In the Netherlands, there are surpluses of manure and digestates/biogas slurries (digested manure and residual flows), which represent a negative value. At the same time, these residual flows contain valuable ingredients for the production of biomass (as raw material for food and feed products), for improving soil quality and for energy production. The number of feasible business cases in which the residual flow is upgraded has so far been limited. This is due both to the efficiency of the technologies used and the legislation and regulations related to the residual flows.
Recent information from research, scientific literature and companies provides new starting points for a biobased valorization of manure/digestate streams and improving the efficiency of anaerobic digestion. The innovative aspect of our research is the cultivation of new types of biomass on the residual flows and the use of the conversion products to improve anaerobic digestion. This involves the use of separated manure and digestate products for the cultivation of mushrooms/fungi, worms, insects, specific bacteria and aquatic biomass. The resulting biomass can be further refined and marketed as food, feed and bio-based feedstock. There are also processed manure and digestate products that are valuable as fertilizer products for soil and plant growth, as substrate for improvement of anaerobic digestion or for export/use besides in agriculture. This gives a new interpretation to obligatory manure processing.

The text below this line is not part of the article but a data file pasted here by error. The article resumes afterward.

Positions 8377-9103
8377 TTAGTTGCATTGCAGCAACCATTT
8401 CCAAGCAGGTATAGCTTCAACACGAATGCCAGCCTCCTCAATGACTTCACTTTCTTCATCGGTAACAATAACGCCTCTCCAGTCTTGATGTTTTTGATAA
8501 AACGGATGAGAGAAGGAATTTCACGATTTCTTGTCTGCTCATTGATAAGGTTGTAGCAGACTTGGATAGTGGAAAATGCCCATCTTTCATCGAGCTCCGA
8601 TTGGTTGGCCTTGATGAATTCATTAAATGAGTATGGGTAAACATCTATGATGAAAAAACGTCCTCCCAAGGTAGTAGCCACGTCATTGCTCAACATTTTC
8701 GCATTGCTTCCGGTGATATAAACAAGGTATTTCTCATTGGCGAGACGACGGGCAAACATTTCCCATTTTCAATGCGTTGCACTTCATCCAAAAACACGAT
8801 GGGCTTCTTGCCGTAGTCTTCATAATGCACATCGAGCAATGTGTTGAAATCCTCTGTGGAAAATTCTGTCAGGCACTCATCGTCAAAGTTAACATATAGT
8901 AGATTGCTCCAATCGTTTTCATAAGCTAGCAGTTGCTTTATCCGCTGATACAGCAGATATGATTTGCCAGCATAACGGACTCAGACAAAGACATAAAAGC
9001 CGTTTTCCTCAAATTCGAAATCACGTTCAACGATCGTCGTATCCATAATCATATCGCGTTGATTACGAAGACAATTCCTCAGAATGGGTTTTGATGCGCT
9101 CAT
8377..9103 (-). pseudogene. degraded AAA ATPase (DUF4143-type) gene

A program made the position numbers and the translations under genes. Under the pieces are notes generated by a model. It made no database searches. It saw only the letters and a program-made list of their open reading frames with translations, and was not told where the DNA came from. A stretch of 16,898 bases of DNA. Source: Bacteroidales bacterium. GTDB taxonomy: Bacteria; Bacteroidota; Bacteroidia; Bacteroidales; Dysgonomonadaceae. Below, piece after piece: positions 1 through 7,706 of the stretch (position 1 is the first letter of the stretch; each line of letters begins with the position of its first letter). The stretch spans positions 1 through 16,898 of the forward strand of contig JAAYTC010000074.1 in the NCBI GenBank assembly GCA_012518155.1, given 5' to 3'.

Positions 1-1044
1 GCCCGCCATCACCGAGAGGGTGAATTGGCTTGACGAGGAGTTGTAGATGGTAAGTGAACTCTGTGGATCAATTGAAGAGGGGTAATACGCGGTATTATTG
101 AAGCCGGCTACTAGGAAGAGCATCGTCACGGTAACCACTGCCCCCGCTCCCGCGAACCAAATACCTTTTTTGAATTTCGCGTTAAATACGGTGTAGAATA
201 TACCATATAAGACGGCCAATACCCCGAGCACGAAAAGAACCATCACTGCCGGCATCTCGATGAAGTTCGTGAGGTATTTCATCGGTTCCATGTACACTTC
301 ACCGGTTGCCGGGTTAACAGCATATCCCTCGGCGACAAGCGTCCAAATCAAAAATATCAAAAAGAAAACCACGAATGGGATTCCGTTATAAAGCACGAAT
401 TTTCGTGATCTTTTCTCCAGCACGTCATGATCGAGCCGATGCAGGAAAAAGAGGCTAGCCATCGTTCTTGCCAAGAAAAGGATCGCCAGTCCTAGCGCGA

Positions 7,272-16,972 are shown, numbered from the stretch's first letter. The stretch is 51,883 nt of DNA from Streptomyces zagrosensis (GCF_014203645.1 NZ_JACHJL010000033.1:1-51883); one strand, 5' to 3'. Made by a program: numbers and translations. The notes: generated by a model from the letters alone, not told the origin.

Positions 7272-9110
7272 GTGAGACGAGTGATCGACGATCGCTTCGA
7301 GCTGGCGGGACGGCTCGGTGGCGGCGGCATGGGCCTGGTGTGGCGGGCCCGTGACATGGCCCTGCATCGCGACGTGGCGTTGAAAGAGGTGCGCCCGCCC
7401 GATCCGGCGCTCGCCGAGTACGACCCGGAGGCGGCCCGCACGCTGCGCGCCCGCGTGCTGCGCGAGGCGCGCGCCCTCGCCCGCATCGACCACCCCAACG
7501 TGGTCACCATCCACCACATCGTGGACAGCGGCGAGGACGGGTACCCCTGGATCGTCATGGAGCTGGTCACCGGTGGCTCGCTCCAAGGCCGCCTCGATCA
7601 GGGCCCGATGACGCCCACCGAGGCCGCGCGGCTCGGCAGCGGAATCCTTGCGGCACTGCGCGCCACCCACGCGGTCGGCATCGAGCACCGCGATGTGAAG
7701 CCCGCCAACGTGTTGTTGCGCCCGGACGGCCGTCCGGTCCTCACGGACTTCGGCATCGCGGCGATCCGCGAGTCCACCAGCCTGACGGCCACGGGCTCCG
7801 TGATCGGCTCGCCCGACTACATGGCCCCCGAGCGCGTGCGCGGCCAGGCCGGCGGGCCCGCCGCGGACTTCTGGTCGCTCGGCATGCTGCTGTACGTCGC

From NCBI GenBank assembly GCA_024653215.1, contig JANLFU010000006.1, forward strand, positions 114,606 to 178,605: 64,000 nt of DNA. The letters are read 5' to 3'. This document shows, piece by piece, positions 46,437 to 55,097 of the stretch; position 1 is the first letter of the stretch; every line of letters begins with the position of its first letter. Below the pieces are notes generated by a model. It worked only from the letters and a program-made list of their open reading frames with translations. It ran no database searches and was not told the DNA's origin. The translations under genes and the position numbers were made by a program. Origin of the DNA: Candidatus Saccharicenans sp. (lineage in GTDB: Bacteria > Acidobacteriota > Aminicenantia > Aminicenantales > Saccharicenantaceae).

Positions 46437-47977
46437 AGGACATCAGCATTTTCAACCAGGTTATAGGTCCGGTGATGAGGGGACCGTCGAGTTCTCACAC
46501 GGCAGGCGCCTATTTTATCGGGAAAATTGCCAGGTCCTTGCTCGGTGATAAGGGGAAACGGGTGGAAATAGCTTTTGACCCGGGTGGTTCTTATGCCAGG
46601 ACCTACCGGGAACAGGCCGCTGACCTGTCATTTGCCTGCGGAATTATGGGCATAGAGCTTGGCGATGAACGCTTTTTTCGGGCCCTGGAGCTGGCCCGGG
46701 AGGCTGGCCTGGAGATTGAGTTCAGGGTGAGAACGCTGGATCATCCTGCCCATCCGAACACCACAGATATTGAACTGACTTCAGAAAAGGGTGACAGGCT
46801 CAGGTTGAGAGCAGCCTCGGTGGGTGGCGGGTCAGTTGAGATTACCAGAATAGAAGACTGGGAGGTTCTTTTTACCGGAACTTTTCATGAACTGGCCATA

The aim of this project is to further explore and substantiate/test these ideas on lab and practical scale, leading to a proof of principles for new bio-based upgrading methods for manure and digestate that can be used in conjunction to better close cycles and/or sell outside regular agriculture. Bottlenecks in legislation and regulations are explored and put on the agenda. Key figures are also calculated that are necessary for assessing sustainability (e.g. costs, environmental effects) and for supporting legislation (e.g. minerals, food safety).
The livestock sector gains insight into the possibilities of biobased valorisation and better marketing of their most important residual flows. For the SMEs involved, this research provides proof of principle for their technology and input in their business cases. The combined effects of the technologies provide new knowledge, methods and research directions for science. In a social context, the use and upgrading of manure and digestates in other ways also contributes to the transition to a circular bio-economy with an efficient and sustainable agrifood sector.
More information: Rommie van der Weide, firstname.lastname@example.org 0320-291631.